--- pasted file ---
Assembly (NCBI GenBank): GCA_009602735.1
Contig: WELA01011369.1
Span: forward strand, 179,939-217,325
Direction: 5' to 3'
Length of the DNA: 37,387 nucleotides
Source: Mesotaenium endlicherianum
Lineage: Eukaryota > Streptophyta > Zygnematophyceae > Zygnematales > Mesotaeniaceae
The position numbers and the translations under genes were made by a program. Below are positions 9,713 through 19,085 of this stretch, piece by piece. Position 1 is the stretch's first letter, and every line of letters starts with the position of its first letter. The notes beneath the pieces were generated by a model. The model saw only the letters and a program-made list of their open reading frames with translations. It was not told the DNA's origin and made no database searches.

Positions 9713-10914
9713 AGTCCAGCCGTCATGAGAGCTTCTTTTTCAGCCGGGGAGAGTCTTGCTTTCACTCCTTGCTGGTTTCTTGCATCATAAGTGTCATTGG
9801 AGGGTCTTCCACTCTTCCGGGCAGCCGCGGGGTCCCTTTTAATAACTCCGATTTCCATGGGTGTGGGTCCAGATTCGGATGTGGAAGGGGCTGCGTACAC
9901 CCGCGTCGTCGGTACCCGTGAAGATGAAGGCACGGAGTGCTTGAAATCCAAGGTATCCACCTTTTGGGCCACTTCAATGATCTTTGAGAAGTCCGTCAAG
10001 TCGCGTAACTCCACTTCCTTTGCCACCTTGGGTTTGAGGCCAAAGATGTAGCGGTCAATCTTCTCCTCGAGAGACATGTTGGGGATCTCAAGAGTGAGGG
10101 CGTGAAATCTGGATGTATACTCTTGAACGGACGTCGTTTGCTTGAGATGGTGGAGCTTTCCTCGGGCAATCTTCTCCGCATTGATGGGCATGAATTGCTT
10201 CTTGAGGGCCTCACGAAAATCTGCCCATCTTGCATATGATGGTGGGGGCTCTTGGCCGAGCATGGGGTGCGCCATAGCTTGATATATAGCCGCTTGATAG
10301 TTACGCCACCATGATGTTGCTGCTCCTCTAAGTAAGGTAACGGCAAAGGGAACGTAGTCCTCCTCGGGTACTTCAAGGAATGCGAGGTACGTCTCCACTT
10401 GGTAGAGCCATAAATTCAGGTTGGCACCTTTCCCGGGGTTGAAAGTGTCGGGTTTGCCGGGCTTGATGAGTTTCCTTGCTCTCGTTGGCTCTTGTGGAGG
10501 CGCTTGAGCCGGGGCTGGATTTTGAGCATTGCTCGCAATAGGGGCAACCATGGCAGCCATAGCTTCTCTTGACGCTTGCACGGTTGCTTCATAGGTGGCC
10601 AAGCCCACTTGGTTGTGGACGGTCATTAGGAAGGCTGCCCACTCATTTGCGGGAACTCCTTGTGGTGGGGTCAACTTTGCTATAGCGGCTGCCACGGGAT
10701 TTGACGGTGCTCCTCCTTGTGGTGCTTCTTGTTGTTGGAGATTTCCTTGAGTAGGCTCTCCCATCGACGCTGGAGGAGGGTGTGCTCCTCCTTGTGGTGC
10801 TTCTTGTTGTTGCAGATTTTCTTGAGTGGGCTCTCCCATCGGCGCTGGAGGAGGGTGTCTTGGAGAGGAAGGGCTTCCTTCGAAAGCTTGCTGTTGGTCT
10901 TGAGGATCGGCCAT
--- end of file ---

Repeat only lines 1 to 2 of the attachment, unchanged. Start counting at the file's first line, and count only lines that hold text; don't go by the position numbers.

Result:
Assembly (NCBI GenBank): GCA_009602735.1
Contig: WELA01011369.1